Big threat to your portfolio is overpaying for active funds, not being misled by index funds


NEW YORK — If you’re worried that your index fund won’t fare as well as one run by stock pickers in the next bear market, you’re probably fretting about the wrong thing.

Yes, simply tracking the main benchmarks looks especially appealing in a bull market, and less attractive in bad times. And yes, the best-known index funds weight their stock holdings by each company’s stock-market value, so more defensive plays — which often outperform in bad times — can end up a bit ignored.

A popular recent MarketWatch column by Conrad de Aenlle that cites newsletter writer James Stack says all that and then goes further. It suggests investors in index funds will face steeper losses in the next bear market than users of actively managed funds — those conventional, pricier funds run by stock pickers. That, the column says, is where index funds can mislead investors.

History makes a different case. Most active funds underperformed their benchmark indexes in the 2008 bear market, as detailed in the S&P Indices Versus Active Funds Scorecard for that year. “The belief that bear markets favor active management is a myth,” S&P said at the time, adding that results were similar for the 2000-02 bear market.

Yes, some fund managers can beat the market — even indexing pioneer Vanguard likes to talk about that — but the majority don’t, regardless of whether they’re facing a bear or a bull.

Another worry cited in the de Aenlle column is the amount of money flowing into index funds. It contends that so much indexing can raise volatility and reduce diversification. That’s a concern shared by another MarketWatch columnist, Jeff Reeves, who notes the flood into passive funds could overheat certain stocks or even entire asset classes.

Why might such worries be overdone? For one, index funds are still a significant minority of all investable assets, as one Vanguard analyst told MarketWatch in August. (Active funds had 63% of stock-fund assets as of Sept. 30, de Aenlle notes.) Plus, the profit motive ensures there always will be investors making active bets. Even picking your own unique mix of passive funds is an active choice that helps along the market’s price-setting process. Also see: 5 things you don’t know about Vanguard.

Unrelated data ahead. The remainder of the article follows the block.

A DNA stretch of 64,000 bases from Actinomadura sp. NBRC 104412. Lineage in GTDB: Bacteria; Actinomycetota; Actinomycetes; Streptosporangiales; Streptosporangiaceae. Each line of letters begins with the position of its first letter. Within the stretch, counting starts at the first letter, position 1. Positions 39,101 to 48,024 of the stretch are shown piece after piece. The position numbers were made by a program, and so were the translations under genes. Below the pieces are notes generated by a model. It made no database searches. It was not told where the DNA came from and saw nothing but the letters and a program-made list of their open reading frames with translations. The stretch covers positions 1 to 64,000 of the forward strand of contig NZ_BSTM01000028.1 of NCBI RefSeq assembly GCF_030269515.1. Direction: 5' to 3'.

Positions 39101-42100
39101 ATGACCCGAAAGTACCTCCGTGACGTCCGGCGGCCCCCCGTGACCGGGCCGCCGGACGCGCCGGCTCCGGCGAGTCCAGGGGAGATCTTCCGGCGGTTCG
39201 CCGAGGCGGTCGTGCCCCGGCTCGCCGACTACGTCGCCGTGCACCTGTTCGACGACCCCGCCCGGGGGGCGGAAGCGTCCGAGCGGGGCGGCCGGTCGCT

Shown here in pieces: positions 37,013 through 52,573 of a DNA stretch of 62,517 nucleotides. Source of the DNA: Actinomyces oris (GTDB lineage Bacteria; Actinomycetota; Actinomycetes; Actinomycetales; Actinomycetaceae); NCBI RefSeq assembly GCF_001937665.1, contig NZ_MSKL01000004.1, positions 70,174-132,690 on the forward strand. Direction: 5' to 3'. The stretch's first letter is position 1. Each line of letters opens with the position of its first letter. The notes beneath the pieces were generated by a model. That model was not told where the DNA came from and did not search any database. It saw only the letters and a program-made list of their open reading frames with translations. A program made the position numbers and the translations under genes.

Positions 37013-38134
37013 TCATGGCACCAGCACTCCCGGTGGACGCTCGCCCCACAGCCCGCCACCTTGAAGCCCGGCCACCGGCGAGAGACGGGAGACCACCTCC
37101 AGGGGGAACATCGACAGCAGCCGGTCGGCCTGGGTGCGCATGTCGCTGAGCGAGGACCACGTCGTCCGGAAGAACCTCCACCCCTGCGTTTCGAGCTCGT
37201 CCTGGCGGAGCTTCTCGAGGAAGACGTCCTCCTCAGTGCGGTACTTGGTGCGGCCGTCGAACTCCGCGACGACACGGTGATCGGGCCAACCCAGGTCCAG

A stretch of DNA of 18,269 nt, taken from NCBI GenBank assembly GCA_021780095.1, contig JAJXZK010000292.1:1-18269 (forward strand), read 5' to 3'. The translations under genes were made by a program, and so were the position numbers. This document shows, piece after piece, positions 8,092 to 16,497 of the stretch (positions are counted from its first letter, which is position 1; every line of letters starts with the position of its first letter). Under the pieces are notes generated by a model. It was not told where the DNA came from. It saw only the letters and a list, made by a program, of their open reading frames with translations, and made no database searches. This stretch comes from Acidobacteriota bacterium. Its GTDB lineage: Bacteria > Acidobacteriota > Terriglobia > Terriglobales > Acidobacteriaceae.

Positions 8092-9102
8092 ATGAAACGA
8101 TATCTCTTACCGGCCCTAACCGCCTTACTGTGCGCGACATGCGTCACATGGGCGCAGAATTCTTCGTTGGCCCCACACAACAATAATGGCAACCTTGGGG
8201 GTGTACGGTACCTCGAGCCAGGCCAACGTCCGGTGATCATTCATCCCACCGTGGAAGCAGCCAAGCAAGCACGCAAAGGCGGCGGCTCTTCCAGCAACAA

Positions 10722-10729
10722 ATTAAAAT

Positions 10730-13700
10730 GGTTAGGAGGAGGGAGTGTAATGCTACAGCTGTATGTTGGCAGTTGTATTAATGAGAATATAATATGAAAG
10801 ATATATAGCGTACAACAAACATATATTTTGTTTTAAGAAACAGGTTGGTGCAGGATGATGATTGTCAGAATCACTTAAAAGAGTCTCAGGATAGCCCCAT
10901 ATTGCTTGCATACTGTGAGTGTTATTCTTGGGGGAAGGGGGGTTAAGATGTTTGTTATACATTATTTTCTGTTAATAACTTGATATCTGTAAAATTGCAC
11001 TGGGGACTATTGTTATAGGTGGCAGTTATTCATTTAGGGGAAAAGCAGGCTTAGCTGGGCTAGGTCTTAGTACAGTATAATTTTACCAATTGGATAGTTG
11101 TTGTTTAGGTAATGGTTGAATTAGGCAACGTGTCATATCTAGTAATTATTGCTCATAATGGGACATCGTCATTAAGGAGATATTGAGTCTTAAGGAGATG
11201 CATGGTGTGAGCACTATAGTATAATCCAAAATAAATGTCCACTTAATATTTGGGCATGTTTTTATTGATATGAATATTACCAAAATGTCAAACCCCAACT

Rather than worrying about being misled by index funds and whether too much money is headed their way, you’re probably better off fretting over whether you are invested in active funds that underperform and charge relatively high fees. Author William Bernstein has argued that most mutual-fund providers “spew more toxic waste into the investment environment than a third-world refinery.”

After checking your holdings, read up on a controversial new breed of index funds — smart-beta ETFs — that aim to enhance returns or minimize risk relative to market-cap-weighted indexes. They’re often described as a way to replace pricey active managers.

Critics of smart-beta ETFs say they don’t outperform on a risk-adjusted basis, while costing more than plain-vanilla passive funds. The debate can get fierce. But smart-beta ETFs are drawing in cash; assets under management jumped 28% in the 12 months ended June 30, according to Morningstar, which prefers to describe to them as strategic-beta ETFs.

Finally, many investing experts say we’re arguing about the wrong thing. After all, we’re all active investors in some way, even if it’s just deciding how much of our portfolio gets allocated to an index fund. See: Experts explain why it’s time to move beyond active vs. passive.

Focusing on low-cost funds, whether they’re active or passive, is likely more important, according to some experts. Vanguard founder Jack Bogle warned in September that fees paid to active managers could end up equaling a huge amount of lost return, up to 80% of your gains, over a lifetime.